Summer is peaking and so are utility bills. Historically, the July-September months are always the most expensive electric bills of the year. You’re most likely using more power in a time when so many are crunching their budget, due to COVID-19. Your utility has likely implemented measures for delayed payments and waivers for late fees, but at the end of the day, the meter keeps accruing usage.
Instead of waiting until the end of the month and being shocked by the total of the bill, I would like to make you aware of some quick tips that will put you in greater control of how you use electricity. These tools will better equip you to use power more efficiently and effectively to remain in line with your budget.
Because Alabama Power is the largest provider of electricity in the state, I decided to use their online website’s tool as an example, but some of these tips translate to whoever your electric provider may be.
If you are an Alabama Power customer with an online profile and want to manage your bill better, start by visiting here.
If you do not have an online account, the first thing you need to do is sign up for an online profile by clicking here. Have your account number handy (it can be found on the paper copy of your power bill) and you’ll be signed up in under five minutes.
Once you’re signed into your online account you’ll be able to track your “Recent Power Usage” and be able to compare your most recent power bills. That alone will better inform you of your month-to-month usage. But that’s not the best part.
From the Menu” tab, click “Billing and Payments” and then “Usage Alerts.” This will take you to a screen where you can enter your desired monthly usage or daily usage in dollar amounts, and each day you go over that limit, Alabama Power will email you a notification. This tool puts you in greater charge of controlling your monthly bill. If you know the maximum amount in your budget for your power bill each month, take that amount, divide by the days of the month, and you’ll know the exact amount you need to set the alert for. Knowing this will allow you to make necessary changes as needed to how you use your appliances in your home.
The second important tool to take advantage of under “Menu” is “Energy Checkup.” This is a real state-of-the-art tool that everyone should use. “Energy Checkup” offers tips on different kinds of appliances to upgrade to that would potentially save you money, but more than that, it offers an “Energy Use Breakdown” of how you’re using electricity and fuel in your home. As you’ll see from the chart below, everything you use in your home is accounted for.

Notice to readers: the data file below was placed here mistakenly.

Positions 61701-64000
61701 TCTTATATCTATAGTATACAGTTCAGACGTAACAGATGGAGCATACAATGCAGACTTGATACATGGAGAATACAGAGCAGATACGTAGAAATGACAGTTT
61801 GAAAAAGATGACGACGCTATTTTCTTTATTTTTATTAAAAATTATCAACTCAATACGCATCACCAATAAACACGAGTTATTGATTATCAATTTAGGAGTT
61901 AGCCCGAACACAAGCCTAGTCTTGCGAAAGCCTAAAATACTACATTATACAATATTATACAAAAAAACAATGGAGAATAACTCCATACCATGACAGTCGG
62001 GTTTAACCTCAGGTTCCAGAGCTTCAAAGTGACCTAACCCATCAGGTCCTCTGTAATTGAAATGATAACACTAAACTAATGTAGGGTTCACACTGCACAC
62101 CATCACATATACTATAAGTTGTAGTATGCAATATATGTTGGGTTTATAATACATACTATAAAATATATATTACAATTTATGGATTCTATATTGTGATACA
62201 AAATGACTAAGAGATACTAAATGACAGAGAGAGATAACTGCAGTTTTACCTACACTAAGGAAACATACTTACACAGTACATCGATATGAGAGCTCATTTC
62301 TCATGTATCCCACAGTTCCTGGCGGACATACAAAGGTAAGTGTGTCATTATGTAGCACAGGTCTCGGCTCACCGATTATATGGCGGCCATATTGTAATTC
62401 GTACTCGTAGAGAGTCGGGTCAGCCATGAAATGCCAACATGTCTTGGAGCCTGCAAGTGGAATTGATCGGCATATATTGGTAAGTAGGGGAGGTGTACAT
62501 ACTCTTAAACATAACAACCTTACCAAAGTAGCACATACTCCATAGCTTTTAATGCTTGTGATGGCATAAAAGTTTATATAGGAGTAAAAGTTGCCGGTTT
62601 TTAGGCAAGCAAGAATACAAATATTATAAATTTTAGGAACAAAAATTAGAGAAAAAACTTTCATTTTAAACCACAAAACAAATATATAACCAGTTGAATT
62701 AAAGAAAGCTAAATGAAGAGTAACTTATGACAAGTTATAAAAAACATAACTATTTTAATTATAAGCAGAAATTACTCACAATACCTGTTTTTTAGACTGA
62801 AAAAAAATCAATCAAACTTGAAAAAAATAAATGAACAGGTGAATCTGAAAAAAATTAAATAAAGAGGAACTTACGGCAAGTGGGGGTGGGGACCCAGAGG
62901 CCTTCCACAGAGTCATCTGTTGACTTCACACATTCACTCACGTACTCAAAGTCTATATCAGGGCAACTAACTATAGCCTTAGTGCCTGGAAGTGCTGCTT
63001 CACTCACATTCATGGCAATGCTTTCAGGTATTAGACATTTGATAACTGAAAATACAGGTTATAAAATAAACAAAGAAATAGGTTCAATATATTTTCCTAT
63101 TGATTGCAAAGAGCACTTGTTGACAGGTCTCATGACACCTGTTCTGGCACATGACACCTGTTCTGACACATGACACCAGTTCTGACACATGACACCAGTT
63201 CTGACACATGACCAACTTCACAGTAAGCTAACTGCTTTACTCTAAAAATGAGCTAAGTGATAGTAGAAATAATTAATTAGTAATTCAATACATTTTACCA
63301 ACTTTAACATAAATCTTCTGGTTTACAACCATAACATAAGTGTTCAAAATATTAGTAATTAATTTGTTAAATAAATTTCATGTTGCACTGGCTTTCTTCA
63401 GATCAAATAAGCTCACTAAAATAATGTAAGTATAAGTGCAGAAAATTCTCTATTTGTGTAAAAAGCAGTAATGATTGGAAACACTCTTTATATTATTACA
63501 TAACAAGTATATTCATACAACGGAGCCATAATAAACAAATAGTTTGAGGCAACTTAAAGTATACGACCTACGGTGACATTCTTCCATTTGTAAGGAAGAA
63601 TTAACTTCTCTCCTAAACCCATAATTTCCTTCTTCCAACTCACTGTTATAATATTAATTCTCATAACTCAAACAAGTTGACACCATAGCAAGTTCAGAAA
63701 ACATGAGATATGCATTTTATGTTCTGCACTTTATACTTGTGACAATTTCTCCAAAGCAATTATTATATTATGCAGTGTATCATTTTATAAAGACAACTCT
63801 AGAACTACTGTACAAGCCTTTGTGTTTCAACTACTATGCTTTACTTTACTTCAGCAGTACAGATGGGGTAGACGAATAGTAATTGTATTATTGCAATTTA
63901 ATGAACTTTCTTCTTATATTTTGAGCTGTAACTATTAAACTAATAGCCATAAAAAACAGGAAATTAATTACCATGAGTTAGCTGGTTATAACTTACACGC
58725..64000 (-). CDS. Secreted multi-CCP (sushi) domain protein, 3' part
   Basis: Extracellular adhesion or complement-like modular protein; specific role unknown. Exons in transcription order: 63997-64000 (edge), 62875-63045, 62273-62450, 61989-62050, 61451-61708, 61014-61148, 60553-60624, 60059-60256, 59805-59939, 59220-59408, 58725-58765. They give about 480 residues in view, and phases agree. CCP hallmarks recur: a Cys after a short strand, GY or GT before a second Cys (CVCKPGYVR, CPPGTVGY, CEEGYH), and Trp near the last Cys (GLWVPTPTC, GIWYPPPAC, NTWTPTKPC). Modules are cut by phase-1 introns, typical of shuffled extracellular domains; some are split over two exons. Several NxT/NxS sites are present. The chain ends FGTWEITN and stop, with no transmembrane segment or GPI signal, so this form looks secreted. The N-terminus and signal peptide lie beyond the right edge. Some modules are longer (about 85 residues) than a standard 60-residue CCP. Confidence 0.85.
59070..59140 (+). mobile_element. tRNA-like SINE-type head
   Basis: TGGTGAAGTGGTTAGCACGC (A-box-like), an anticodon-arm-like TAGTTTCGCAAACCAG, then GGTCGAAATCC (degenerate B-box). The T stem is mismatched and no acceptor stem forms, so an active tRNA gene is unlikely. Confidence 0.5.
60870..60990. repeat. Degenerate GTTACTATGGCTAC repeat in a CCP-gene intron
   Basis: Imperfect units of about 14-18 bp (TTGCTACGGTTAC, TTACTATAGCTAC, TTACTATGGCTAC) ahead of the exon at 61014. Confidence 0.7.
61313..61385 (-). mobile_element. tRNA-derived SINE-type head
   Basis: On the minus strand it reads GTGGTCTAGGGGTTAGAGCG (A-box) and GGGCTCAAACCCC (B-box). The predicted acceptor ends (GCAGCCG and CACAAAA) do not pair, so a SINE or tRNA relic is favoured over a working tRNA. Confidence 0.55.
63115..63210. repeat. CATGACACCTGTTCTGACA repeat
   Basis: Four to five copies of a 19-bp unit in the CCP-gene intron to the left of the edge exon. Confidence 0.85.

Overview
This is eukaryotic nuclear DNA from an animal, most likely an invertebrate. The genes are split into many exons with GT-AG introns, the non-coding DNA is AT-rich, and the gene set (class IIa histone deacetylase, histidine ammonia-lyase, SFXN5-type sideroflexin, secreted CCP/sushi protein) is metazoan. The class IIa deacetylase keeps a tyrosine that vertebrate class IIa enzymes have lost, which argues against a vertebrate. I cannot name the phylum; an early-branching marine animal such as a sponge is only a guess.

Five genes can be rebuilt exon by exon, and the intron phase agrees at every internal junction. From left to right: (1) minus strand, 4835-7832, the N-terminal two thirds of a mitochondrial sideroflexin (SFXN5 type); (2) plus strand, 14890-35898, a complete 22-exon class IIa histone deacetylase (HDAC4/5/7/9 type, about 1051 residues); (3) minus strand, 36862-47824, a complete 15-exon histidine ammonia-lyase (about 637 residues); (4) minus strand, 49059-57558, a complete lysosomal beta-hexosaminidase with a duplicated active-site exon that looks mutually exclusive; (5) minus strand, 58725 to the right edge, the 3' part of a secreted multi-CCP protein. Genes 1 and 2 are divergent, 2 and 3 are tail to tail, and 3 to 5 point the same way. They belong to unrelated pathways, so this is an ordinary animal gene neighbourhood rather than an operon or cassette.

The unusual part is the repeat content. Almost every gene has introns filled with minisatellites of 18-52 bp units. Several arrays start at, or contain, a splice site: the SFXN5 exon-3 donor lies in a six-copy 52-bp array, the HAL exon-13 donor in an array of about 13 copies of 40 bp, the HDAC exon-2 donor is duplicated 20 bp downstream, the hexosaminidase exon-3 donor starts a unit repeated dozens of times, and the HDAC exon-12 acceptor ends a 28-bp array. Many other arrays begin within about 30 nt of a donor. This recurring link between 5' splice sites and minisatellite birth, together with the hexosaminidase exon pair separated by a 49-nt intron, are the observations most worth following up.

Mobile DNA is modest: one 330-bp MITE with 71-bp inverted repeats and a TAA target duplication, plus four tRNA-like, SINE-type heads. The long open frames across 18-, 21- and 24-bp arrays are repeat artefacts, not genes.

These tools are all about empowering you to know how you’re using electricity in your home and will give you opportunities to manage your electric bill.
If you are not an Alabama Power customer, it is possible your power provider has online tools and alerts that will be of a similar benefit. If you cannot locate these services via your online account, call your local provider and ask them what is available for you to take advantage of. And if by some chance your provider isn’t offering these resources, I encourage you to petition them to improve access to these tools.
Lastly, utilities have been working with us during the pandemic to waive disconnections and late fees, but many of those moratoriums are coming to an end. If you need further assistance, please reach out directly to your provider to find a solution that works best for you. Also, there are great opportunities via LIHEAP where you can petition for assistance. You can find info about their services here.
I hope that everyone that is reading this has been safe and making the most of your summer during this unique and challenging time. One of my main goals right now, as Public Service Commission (PSC) Place One Commissioner, is to help provide you information to help better position your business and family to navigate this very difficult season. And for all of us dealing with the challenges of COVID-19, my prayers are with you.
The above is the opinion of Jeremy H. Oden, Alabama Public Service Commissioner Place 1. Opinions expressed do not represent the position of the Public Service Commission or its other commissioners.